Every year in May, Good Life, Good Death, Good Grief holds an Awareness Week, providing individuals and organisations with an opportunity to promote the positives of living in a society where people can be open about dying, death and bereavement.
In previous years we have seen all kinds of events including death cafes, conferences, art exhibitions, information sessions, film screenings, craft workshops and before I die walls.
Organisations and individuals across Scotland will be holding events to mark the occasion, as well as making a noise over social media. Find out more about how to get involved below...
A new public health approach to palliative care is being launched in Inverclyde.
‘Compassionate Inverclyde’ aims to enable and empower people to help and support one another at times of increased health need, crisis and bereavement.
The new approach is based on the recognition that dying, death and bereavement are inevitable parts of human experience and not the sole responsibility of health professionals.
The new compassionate Inverclyde project was launched on 1st March by Aileen Campbell, Minister for Public Health and Sport and Inverclyde Provost Robert Moran.
Public Health Minister Aileen Campbell said: “The Compassionate Inverclyde project highlights the benefits of empowering people to help and support each other at times of increased health need and in bereavement, recognising the importance of families and communities working alongside formal services to support those who need it most.
“Working with and building on the strengths of our communities through projects such as Compassionate Inverclyde will play a vital part in achieving our vision of ensuring that everyone in Scotland can access the care and support that is right for them at the end of their lives.”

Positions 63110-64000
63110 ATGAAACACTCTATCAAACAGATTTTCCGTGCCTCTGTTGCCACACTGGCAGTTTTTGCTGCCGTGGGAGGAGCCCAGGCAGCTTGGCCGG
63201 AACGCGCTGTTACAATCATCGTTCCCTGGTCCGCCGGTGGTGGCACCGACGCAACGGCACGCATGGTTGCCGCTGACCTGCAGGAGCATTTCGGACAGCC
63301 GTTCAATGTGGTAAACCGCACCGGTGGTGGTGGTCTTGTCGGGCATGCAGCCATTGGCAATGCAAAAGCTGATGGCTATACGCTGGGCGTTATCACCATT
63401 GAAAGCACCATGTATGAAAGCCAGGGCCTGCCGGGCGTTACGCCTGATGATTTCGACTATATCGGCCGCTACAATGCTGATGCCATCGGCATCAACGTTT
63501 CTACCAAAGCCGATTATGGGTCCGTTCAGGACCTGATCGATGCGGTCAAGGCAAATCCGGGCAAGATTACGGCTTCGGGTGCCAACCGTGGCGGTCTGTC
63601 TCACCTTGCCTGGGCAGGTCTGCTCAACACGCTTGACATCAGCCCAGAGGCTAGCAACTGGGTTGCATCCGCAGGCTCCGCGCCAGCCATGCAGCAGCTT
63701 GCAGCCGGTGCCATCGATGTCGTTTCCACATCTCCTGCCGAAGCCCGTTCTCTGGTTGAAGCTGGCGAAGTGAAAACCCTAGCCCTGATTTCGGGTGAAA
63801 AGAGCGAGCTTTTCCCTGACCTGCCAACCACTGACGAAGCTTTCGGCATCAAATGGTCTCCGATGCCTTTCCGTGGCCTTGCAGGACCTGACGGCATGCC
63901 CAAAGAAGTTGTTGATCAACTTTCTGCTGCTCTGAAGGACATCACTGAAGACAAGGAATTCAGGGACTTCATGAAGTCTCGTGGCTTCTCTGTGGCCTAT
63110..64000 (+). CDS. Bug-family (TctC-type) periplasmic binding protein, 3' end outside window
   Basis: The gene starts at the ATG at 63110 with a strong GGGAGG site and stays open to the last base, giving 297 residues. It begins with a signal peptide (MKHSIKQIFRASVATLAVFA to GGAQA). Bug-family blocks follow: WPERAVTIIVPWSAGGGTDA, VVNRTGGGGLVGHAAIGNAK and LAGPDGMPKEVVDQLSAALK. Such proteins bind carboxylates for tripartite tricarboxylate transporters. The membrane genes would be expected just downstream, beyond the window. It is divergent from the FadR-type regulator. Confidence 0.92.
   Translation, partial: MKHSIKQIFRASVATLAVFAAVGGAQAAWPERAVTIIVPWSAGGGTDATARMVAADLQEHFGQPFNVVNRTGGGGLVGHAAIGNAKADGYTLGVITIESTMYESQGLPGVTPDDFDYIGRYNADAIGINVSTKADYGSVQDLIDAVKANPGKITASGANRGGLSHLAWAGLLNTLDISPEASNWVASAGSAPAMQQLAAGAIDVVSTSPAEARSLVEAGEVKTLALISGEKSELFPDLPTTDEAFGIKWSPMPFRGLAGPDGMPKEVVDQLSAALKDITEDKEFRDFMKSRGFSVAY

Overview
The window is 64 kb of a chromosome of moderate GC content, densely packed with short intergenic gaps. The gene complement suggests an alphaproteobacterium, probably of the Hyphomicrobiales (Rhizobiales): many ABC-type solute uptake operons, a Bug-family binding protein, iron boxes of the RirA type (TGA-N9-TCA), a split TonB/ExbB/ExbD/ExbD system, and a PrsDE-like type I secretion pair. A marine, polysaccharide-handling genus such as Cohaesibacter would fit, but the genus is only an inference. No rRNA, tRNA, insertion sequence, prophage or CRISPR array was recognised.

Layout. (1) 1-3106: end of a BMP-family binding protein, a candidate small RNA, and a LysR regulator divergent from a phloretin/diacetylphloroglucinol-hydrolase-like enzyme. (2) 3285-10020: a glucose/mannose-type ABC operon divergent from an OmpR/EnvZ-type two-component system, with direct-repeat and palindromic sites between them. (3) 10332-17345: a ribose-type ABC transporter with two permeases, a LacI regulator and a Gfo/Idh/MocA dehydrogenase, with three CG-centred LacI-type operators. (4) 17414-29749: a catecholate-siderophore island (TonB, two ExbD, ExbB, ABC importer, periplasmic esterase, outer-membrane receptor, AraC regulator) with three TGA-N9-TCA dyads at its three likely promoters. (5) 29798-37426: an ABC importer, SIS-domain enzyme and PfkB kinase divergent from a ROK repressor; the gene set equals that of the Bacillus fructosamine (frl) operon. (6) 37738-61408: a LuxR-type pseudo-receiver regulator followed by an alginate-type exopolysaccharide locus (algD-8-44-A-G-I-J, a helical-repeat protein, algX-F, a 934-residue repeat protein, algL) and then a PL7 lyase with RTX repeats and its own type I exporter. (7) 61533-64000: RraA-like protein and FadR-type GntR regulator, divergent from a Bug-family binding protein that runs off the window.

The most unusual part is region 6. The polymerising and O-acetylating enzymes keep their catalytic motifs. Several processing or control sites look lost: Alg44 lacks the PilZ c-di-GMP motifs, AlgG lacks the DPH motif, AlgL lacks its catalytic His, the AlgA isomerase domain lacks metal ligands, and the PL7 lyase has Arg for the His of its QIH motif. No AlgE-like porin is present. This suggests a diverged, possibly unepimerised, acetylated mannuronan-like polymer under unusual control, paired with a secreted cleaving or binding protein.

Ian Marshall, Ardgowan Hospice Acting Chief Executive said, “Ardgowan Hospice has been supporting people living with life limiting illness for over 35 years so we know the challenges and the difficult journeys people face. That is why it is so important that we are part of this new network of national, regional and local organisations and people working together through community action, good practice, research and policy, to ensure that everyone who is facing challenges associated with the end of life is offered the support they need.”
Speaking at the launch Inverclyde Council Provost Robert Moran said: “The principles of Compassionate Inverclyde are in line with our 'nurturing Inverclyde' approach. This aims to make Inverclyde a place which nurtures citizens of all ages. Our aim of ensuring that everyone has the opportunity to have a good quality of life and good mental and physical well-being is as important at the end of life as it is at the beginning. “
The programme for the launch included a moving drama titled ‘Say it like it is’ performed by Harry Connor and John Morrison which highlights the issues are death and dying.
Compassionate Inverclyde builds on the international movement to develop ‘compassionate communities’ to provide support to someone who is experiencing a crisis, loss or is at the end of life.
People in a compassionate community help care for each other through small acts of kindness and do not think it’s the sole responsibility of health professionals.
Partners, including Ardgowan Hospice and Inverclyde Health and Social Care Partnership are developing a public health approach to palliative care called Compassionate Inverclyde.
This programme aims to raise awareness about death, dying loss and care. It also seeks to enlist communities in caring for their own family, friends, neighbours and strangers at the end of life at home or in hospital through local volunteers known as ‘compassionate citizens’.
The Good Life, Good Death, Good Grief stakeholder group has produced a discussion paper entitled What next for public health palliative care in Scotland? The paper:
- Takes stock of previous and ongoing work in this area in Scotland.
- Explores potential future work that can usefully be taken at a national level to promote more cultural openness about death, dying and bereavement in Scotland.
The full paper can be downloaded here: What next for public health palliative care in Scotland?